The Symposium will be a conference with opportunities for field visits. In addition to honey bees we want also to promote the importance of stingless bees in the country. Tanzania has a strong tradition of beekeeping and we recognise that bees, wildlife conservation and tourism are interrelated. We want to invite people from across Africa to attend this important event so that we can progress best practice and expertise throughout the continent.
JL: How is African beekeeping different from other parts of the world?
GM: Many beekeepers in Africa use fixed comb hives, as they have done for generations. This means that beekeepers do not handle their bees as much as in some other countries. Beekeepers are skilled in making hives, placing hives for maximum colonisation and recognising the signs which indicate when there is a surplus of honey ready for harvesting. Bee populations in Africa are healthy and, like many parts of the world, we also have the Varroa mite. It has been present in our bee colonies for many years but the honey bee colonies tolerate the mite and do not die.
JL: Do beekeepers use Varroa medication to keep the mite in check?
GM: No, there is no need to apply Varroa treatments to our colonies. The bees are able to resist and tolerate the mite. This means that the honey we produce is never contaminated with varroacides. Another difference experienced by beekeepers in Africa is that they do not feed bees. Beekeepers rely on natural forage and also leave enough honey for the bees.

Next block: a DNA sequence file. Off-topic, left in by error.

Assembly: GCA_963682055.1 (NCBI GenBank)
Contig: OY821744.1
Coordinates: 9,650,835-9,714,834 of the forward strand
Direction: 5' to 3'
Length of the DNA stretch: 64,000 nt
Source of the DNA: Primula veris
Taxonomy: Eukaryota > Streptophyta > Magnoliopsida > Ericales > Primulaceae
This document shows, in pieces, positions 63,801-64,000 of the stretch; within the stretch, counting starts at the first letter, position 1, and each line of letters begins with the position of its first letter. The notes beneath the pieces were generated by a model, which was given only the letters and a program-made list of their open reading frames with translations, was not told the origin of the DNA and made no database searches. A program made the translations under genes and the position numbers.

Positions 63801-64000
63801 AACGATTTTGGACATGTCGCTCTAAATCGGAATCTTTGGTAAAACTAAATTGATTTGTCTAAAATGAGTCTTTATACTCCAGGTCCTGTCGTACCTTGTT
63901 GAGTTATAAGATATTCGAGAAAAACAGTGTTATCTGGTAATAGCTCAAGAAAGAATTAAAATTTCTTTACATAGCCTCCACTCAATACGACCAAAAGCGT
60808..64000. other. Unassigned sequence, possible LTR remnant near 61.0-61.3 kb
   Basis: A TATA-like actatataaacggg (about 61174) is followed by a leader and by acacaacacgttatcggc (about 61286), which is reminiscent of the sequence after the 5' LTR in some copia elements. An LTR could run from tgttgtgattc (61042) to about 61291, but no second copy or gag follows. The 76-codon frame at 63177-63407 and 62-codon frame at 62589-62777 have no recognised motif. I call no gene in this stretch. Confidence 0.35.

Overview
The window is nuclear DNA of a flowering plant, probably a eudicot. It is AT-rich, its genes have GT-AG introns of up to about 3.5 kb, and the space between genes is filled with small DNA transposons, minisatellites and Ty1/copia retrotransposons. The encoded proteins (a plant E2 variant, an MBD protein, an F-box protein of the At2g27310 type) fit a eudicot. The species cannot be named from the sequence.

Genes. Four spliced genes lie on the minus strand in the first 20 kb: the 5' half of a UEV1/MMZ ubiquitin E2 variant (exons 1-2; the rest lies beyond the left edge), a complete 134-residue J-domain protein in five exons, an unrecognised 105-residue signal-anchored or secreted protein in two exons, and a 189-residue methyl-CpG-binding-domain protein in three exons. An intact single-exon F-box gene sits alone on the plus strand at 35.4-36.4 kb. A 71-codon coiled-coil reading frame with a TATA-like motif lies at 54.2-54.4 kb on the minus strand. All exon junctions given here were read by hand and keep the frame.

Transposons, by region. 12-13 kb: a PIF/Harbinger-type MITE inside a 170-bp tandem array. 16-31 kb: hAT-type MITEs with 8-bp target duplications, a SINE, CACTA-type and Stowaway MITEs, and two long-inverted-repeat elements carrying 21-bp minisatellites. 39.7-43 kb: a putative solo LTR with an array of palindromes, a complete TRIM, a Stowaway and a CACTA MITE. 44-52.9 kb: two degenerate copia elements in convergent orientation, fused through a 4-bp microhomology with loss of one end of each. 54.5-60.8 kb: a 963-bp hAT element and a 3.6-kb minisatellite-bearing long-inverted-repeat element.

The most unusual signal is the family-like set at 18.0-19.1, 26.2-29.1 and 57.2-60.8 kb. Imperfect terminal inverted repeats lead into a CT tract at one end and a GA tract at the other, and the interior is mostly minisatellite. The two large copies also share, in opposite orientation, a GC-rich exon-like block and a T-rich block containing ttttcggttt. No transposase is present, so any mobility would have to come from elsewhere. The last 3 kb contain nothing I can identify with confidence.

JL: Do you have any closing comments?
GM: Which hive type is best? is a question I am often asked. The answer is simple: we always advocate beekeeping methods which are most appropriate for the context of the rural communities. Where there is a strong demand for beeswax we recognise that there is not always an advantage to extracting honey and re-using honey comb – harvesting whole comb is profitable.
We promote the use of local resources to make hives because this helps to ensure that beekeeping is both cheap and simple for the poorest people. We are concerned about sustainability and therefore encourage beekeepers to use materials which can be replenished easily - which is why we advise against the use of bark.
Box hives are used in Tanzania, but they are too expensive for many beekeepers. Tanzania is famous for its forest honey and we are proud of the expertise of beekeepers who practise forest beekeeping using appropriate hives.
JL: Thank you very much for your time.